Everyone’s heart goes out to Sen. John McCain battling brain cancer. We pray he survives it as he did his years as a North Vietnamese prisoner of war, which left one arm compromised from severe torture.
Columnist Lynn Sweet surmised his sobering confrontation with his mortality this week might move him to vote in favor of the “DREAM Act” enabling undocumented children to stay here, having grown up as Americans.
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From there, it’s only a short leap to realize McCain received immediate first-rate medical care no questions asked, thanks to the platinum insurance coverage he and other senators and Congress people enjoy as a fringe benefit: no deductibles; no disqualifying preexisting conditions; no age cutoffs. Bulletproof. It’s single-payer coverage like everyone receives in Europe, where health outcomes are better — at half the cost.
Why deride such coverage as “socialism” for the rest of us but not for our federal legislators? Word games. Pure and simple. All that is needed is to re-shuffle the deck and start fresh, with open minds, seeing as stake-holders not only the usual players like Big Pharma, for-profit insurers, etc., but also the people.
As long as there’s hope McCain’s condition might dispose him to vote yes on immigration reform — since we’re all pulling for him — why not also hope he speaks in favor of reforming the U.S. health care system for the better?
Ted Z. Manuel, Hyde Park
Senate health care bill vote is ‘irresponsible’
Tuesday the Senate will be called to vote on a health care plan that will change the lives of at least 32 million people. As of Friday they still didn’t know what’s in the bill they’re voting on. This bill could be a total repeal of Obamacare, but delayed for two years. It could be a limited replacement. Nobody knows. Whatever side of the health care issue you take, this is irresponsible.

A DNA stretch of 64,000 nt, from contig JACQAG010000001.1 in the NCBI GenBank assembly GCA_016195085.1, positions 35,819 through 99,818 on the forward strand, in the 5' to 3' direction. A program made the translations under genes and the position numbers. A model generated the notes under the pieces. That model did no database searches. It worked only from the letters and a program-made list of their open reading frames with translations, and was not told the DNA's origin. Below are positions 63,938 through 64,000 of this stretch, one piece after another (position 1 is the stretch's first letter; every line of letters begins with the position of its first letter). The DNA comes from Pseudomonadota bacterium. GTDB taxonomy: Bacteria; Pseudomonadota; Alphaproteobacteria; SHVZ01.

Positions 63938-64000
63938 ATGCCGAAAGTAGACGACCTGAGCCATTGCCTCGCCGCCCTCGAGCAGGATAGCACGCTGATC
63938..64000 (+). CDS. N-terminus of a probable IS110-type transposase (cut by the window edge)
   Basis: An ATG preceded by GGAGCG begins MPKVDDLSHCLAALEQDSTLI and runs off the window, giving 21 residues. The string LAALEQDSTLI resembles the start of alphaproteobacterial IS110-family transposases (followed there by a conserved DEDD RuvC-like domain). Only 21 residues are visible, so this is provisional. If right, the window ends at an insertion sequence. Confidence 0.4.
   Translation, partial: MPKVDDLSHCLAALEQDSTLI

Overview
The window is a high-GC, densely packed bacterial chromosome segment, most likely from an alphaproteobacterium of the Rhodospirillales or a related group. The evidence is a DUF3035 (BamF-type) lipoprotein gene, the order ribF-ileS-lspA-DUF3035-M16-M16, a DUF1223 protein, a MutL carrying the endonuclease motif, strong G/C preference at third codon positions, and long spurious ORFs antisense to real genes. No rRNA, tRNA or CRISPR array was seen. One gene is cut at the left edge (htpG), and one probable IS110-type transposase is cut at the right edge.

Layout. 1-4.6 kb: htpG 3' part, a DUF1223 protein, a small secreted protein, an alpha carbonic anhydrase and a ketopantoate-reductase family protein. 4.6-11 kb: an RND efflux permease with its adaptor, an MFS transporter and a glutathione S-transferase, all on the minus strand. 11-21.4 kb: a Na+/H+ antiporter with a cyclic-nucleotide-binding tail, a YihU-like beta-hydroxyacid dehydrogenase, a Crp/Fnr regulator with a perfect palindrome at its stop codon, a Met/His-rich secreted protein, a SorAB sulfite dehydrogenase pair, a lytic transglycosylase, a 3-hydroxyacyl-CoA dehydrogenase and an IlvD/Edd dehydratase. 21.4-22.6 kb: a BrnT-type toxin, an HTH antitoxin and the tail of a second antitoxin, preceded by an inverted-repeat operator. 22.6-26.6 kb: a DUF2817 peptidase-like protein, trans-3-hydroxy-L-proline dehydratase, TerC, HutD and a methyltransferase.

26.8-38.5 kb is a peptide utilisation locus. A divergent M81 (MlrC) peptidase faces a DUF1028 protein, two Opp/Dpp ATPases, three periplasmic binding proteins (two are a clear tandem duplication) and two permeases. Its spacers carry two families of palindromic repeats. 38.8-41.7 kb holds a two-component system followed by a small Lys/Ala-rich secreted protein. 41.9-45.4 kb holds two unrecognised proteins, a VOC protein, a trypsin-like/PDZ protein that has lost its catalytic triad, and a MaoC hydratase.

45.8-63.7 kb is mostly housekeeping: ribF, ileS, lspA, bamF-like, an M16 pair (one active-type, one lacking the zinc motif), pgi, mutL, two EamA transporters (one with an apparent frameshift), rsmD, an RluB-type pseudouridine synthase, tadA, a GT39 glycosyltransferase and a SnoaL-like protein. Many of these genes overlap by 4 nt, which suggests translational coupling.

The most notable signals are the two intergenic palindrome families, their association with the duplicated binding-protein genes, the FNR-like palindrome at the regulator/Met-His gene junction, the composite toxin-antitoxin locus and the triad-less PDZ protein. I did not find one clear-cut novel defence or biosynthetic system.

For the last six months, veterans, the elderly and the disabled among others have been on tender hooks about what insurance they would have, or if they’d have insurance at all. In some options that could go on for another two years.
All of the options the Senate leadership are considering would destabilize the insurance market. The ripple effect would spread to everyone who has health insurance whether they’re on the exchange or not. Businesses unsure of next year’s expenses might be slow with expansion or raises, ultimately slowing the economy.
Our president and our congressional leaders indicate a “take our plan or no plan, doesn’t matter to us” attitude. That doesn’t sound like making sure the vast majority of Americans have adequate health care is their priority.
I’m asking you to call your senators. Ask them to vote “no” on any health care bill until they have a fully considered and debated plan that voters have time to review.
Wendy LaFauce, Belvidere